In the previous project period of this grant, we investigated the transcriptional mechanisms of CD8+ T cell ?exhaustion?, a hyporesponsive state observed under conditions of sustained antigen stimulation in cancer and chronic viral infections. Exhausted T cells show decreased proliferation and cytokine production, and upregu- late inhibitory cell surface receptors including CTLA4, PD-1, LAG3 and TIM3. Antibodies to these receptors reverse T cell exhaustion, and their administration to cancer patients forms the basis for ?immune checkpoint blockade?, a strategy that has recently been remarkably successful in cancer immunotherapy. Combinations of antibodies to inhibitory receptors show greater efficacy than administration of individual antibodies alone, consistent with the fact that exhausted T cells typically express several inhibitory receptors. Thus understanding the molecular mechanisms that lead to inhibitory receptor expression and T cell ?exhaustion/ dysfunction? would complement and enhance the effects of therapies that target combinations of individual inhibitory receptors. We previously showed that the transcriptional programs of anergy and exhaustion are initiated by the transcription factor NFAT, acting in the absence of its partner AP-1 (Fos-Jun). In the course of these studies, we developed an engineered NFAT, CA-RIT-NFAT1, which induces the characteristic features of exhaustion when transduced into CD8+ T cells. To understand the biological implications of this hyporesponsive program, we used mouse models of anti-tumor responses that involving adoptive transfer of tumor-reactive or unreactive TCR- transgenic T cells or T cells bearing chimeric antigen receptors (CAR-T cells). Using these models, we identified Nr4a transcription factors, and other families of transcription factors, as ?exhaustion-related? target of NFAT. We further showed that tumor-infiltrating CD8+ T cells lacking all three Nr4a family members displayed a gene expression profile similar to that of activated T cells and rejected tumors more efficiently than control CD8+ T cells. In this application we will test the hypothesis that mouse and human CD4+ and CD8+ tumor-infiltrating T cells (TILs) are functionally silenced by a cell-intrinsic transcriptional program mediated, at least in part, by NFAT and Nr4a transcription factors, and other transcription factors induced by NFAT.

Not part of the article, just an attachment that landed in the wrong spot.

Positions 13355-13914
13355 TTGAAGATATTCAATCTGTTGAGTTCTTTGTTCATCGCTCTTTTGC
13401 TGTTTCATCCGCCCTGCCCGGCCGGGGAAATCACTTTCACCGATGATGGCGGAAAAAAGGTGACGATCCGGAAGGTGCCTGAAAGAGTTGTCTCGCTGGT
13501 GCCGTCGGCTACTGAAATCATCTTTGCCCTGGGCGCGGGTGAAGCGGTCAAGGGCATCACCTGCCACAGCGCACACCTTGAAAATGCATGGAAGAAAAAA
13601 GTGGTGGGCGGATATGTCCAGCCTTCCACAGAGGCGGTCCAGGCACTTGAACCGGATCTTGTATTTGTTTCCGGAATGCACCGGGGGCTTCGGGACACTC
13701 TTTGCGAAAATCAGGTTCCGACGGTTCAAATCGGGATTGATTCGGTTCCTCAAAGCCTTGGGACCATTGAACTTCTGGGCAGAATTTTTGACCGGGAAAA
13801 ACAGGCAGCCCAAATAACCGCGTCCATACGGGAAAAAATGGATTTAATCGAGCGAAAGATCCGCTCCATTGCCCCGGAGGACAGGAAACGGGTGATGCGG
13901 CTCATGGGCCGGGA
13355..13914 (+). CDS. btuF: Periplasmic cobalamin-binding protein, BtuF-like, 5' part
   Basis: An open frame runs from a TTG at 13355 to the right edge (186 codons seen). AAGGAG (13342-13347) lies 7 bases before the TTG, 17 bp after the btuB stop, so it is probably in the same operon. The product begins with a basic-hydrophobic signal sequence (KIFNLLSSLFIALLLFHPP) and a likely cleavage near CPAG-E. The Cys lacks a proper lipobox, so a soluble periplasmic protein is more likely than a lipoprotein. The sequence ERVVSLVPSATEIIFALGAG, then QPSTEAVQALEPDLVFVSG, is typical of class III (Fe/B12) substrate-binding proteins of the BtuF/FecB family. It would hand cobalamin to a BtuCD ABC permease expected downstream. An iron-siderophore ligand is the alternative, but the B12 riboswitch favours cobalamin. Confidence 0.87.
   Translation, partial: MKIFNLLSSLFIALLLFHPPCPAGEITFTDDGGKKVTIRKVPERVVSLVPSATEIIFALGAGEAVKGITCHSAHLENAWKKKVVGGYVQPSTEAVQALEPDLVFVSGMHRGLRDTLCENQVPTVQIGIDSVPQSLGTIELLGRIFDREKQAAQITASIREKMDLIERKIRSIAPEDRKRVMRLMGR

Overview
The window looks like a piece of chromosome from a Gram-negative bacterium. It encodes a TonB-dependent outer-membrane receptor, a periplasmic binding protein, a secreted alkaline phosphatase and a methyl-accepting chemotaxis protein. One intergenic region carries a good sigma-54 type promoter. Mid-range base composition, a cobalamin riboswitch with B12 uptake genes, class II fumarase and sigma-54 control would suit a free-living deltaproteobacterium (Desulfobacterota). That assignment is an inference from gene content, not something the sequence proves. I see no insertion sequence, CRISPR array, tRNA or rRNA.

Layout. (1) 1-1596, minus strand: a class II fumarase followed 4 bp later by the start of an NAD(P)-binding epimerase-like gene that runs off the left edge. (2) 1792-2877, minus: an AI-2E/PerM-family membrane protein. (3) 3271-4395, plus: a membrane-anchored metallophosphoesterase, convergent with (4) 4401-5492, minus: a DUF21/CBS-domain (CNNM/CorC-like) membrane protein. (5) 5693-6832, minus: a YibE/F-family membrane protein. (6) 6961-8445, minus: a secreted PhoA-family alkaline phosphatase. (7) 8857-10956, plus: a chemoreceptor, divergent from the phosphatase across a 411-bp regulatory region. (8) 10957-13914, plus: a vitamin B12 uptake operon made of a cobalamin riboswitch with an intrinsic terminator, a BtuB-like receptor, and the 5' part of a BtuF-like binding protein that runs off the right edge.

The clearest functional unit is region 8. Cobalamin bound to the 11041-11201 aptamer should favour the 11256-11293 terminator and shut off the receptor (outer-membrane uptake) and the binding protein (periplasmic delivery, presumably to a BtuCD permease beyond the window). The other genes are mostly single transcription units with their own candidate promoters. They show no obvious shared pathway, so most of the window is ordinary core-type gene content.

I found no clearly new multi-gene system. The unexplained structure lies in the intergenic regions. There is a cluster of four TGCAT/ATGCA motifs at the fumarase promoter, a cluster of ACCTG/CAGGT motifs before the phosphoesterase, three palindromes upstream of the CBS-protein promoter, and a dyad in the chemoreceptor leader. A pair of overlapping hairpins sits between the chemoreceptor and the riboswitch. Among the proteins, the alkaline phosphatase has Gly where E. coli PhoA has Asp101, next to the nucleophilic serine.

In Aim 1, we will define mechanistically the cell-intrinsic roles of Nr4a transcription factors in CD8+ T cell exhaustion. We will ask how Nr4a deletion in TILs overcomes exhaustion, enhances the effector phenotype and promotes tumor regression.
In Aim 2, we will examine the roles of other pertinent transcription factors in CD8+ T cell exhaustion, and define the kinetics with which the exhaustion program unfolds.
In Aim 3, we will examine the roles of NFAT and Nr4a in primary human T cells bearing exhaustion markers or transduced with CA-RIT-NFAT1, and in TILs isolated from human tumors. Our proposed studies will contribute to a broad mechanistic understanding of the transcriptional mechanisms operating in tumor-infiltrating immune cells, and may spark improved immunotherapies for cancer patients.
One of the hallmarks of cancer is its ability to evade the immune system. The immune cells responsible for eliminating tumor cells, known as CD8 T-cells, are supposed to function by entering into tumors and destroying them; in many cases, however, they enter a hyporesponsive state known as ?exhaustion? where they infiltrate the tumor normally but fail to kill the tumor cells. Recent strategies for cancer immunotherapy are aimed at overcoming exhaustion so that the tumor-infiltrating CD8 T cells can effectively eliminate cancers. In this application we investigate two potential strategies for overcoming CD8 T cell exhaustion in tumor-infiltrating cells, and compare the features of exhausted T cells in humans and mice.
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